But most people don’t think like this. We think exactly the opposite. We have such incredibly high standards for ourselves. We criticize ourselves. We’re always saying, “Look how awful we humans are; look how we don’t take care of the poor, how we kill each other. Look how many starving people there are who don’t get any help.” All this trash talking about ourselves leaves us to feel that we are very very bad people, and G-d should strike us down with the most miserable form of testicular cancer (even the women). But this kind of thinking only comes about because we believe as humans, we should all act like Mother Theresa.
So I’m here to scream real loud and say to us adorable, little human munchkins. WE ARE ONLY POOR, PATHETIC MAMMALS! Don’t expect so much from your little, chimp brain. Don’t expect yourself to be some Nobel Peace Prize winner. Don’t expect to be another Angelina Jolie, adopting 7 1/2 disease-ridden orphans.
If we do awful things; if we rape, kill, flush our newborns down the toilet; we shouldn’t be surprised. We should be biting and stealing the other guy’s banana every second. But look around you! We don’t eat our young. We pay $200,000 to give them a college education. In 116 countries, leaders relinquish their powers voluntarily, without an ounce of bloodshed. We stand in line for the cash machine, and so far, I’ve never seen anyone take a club and beat the shit out of the guy who took out $500.
We humans are great animals.
My dead father visits me
As a disgusting water bug
He knows that I still hate him
But he comes anyway
Just to look at his boychik sleep,
When I wake up
I try squashing him
He just stands there
His antennas don’t even flinch
He loves me that much
Oh, my poor disgusting water bug father.
I’m in awe when I go to the emergency room and I see signs that say “Emergency Room was donated by Mr and Mrs Albert Schusterman from Woodmere, New York.” My mind reels. What did this Albert guy do to have the bucks to build an entire fucking emergency room? Was he in the schmatta business? Did he make jeans in Hong Kong in the 70’s right during the Jordache/Sasoon jean craze? Maybe he sold out to Ralph Lauren? Then, he hung on to his money. He saved it. He invested it. He made it grow. Before he donated the emergency room wing, I’m sure good ol’ Albert bought his mother and father a condo in Boca, and set up nice trust funds for his three kids. Without a doubt, he helped his local shul, and his kids’ yeshivas too.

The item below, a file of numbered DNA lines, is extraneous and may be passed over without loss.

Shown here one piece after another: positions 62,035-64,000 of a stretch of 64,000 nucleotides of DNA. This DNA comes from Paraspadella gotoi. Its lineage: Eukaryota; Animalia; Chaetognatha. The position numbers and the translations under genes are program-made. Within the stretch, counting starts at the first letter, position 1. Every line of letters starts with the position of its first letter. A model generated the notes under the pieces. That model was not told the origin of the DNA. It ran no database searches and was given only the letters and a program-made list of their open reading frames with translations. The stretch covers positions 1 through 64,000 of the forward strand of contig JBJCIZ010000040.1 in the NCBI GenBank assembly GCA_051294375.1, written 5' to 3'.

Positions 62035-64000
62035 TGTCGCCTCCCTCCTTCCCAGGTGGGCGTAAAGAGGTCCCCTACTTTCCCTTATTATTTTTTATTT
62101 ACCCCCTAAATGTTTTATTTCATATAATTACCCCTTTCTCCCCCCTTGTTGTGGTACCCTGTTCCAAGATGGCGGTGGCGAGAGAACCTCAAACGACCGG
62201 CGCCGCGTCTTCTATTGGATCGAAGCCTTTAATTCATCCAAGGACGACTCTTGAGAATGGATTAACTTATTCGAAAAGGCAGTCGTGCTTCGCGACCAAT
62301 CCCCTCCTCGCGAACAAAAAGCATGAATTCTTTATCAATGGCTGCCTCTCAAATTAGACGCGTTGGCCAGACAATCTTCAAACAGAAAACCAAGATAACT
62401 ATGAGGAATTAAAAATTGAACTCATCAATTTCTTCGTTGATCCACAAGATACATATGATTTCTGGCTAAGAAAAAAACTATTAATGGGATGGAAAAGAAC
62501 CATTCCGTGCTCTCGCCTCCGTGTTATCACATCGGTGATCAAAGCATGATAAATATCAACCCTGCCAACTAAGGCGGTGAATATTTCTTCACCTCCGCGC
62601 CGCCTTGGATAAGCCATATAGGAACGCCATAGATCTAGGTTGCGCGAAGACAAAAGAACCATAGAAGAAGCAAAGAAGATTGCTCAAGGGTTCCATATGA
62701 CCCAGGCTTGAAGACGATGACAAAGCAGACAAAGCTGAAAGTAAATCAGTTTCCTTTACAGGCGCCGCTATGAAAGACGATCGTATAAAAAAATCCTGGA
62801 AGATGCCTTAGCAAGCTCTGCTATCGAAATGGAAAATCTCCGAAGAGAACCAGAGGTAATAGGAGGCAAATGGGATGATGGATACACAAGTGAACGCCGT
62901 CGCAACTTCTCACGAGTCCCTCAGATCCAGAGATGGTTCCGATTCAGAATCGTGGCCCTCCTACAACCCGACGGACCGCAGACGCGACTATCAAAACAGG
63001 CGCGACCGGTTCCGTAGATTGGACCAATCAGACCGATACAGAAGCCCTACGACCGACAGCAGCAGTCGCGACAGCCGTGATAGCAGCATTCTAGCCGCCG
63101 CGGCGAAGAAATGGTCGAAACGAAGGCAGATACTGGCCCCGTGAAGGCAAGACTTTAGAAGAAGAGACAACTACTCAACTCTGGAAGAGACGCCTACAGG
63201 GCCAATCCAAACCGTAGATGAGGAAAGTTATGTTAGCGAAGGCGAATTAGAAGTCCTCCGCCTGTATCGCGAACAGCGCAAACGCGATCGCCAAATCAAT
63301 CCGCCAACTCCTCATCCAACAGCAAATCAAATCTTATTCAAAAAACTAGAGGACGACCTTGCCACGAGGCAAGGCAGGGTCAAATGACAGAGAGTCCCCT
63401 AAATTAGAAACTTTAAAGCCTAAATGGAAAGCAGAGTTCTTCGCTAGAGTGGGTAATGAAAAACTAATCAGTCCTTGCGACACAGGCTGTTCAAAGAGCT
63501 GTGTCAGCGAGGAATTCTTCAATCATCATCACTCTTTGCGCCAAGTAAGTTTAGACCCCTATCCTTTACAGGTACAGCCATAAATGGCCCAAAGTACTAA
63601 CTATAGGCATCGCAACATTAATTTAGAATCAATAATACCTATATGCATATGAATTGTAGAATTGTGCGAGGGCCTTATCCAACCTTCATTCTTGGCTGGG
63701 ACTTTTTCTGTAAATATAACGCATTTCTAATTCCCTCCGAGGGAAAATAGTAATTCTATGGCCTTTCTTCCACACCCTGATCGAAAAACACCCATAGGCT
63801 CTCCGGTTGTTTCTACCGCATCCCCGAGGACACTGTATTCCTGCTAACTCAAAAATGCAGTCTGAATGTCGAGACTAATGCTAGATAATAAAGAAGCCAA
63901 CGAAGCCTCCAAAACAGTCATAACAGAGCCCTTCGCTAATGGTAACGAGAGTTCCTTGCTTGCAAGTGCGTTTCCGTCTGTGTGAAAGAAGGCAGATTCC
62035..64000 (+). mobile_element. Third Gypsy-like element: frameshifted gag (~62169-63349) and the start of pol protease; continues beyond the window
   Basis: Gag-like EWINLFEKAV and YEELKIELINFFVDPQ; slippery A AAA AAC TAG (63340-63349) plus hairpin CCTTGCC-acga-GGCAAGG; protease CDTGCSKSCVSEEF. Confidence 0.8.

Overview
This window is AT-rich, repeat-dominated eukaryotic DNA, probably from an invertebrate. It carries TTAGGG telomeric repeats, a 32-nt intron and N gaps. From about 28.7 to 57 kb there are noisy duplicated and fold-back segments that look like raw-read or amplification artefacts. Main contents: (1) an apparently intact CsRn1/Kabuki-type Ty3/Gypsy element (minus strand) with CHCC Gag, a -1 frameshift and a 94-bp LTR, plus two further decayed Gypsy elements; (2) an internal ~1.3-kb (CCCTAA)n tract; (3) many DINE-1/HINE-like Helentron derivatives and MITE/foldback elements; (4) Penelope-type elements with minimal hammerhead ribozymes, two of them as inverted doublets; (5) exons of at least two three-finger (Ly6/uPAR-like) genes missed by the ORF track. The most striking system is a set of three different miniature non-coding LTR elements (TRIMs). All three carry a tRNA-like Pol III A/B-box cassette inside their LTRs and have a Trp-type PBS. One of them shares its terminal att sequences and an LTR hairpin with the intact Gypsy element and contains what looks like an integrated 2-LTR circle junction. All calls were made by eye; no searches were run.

I know you’re wondering, why should I be in awe of this guy? He just happened to be in the right place at the right time, and he had the smarts to take advantage of it. Also, Albert and pigs like him got their money by fucking everyone; by using cheap labor; by not paying taxes; by making crappy jeans with a zipper that would break after two days. But, I’ll tell you why I’m still in awe of him. Maybe it’s because I compare myself to Albert. And compared to him, I was extremely stupid.
32 years ago, I was handed $800,000. And I had incredible opportunities to grow my money; to make a business; to invest in the stock market; to buy property. But I didn’t. It’s not like I didn’t try. I spent most of the last 30 years checking on the stock market five or six times an hour. The talking heads on CNBC became my best buddies. But I lost and I lost and I lost. I lost all the $800,000. I sold two apartments in New York, and I lost that money too. Thank G-d my parents left me money and I get social security, so I’m not homeless. But I don’t own a house. I can’t help my ten nieces and nephews. Not only can I not donate an emergency room, I barely have enough to buy smoked salmon and give a kiddush in shul. G-d knows how much I’m going to leave to my one year old baby, when she needs it to go to college.
So all my losing only adds to my awe. This awe accompanies me when I go to a museum, or when I go to any school or library. I’m riveted by all the donor plaques. I have to stop and look at them. All these rich people that had the smarts and the foresight and the self-discipline to conserve their money; to make it grow. They could have easily pissed it away on bimbos, drugs, or stupid investments. But they didn’t do that; they weren’t like me. Because they were doing everything right, they have the generosity to give it away. To me, this is great.
And think about it. There are tens of thousands of Alberts all over the world building hospitals, museums, schools, supporting painters, musicians, writers, and thinkers. Look at Bill Gates, he’s single-handedly wiped out Polio. Andrew Carnegie built Carnegie Hall. The Ford Foundation started the Human Rights Watch. But I’m not only in awe of rich people. My awe also extends to the regular shnooks; working class people who stay in their jobs no matter what, pay down their mortgage, provide good education for their kids, and contribute to the larger community. These people don’t get plaques, but in my mind, they’re still great.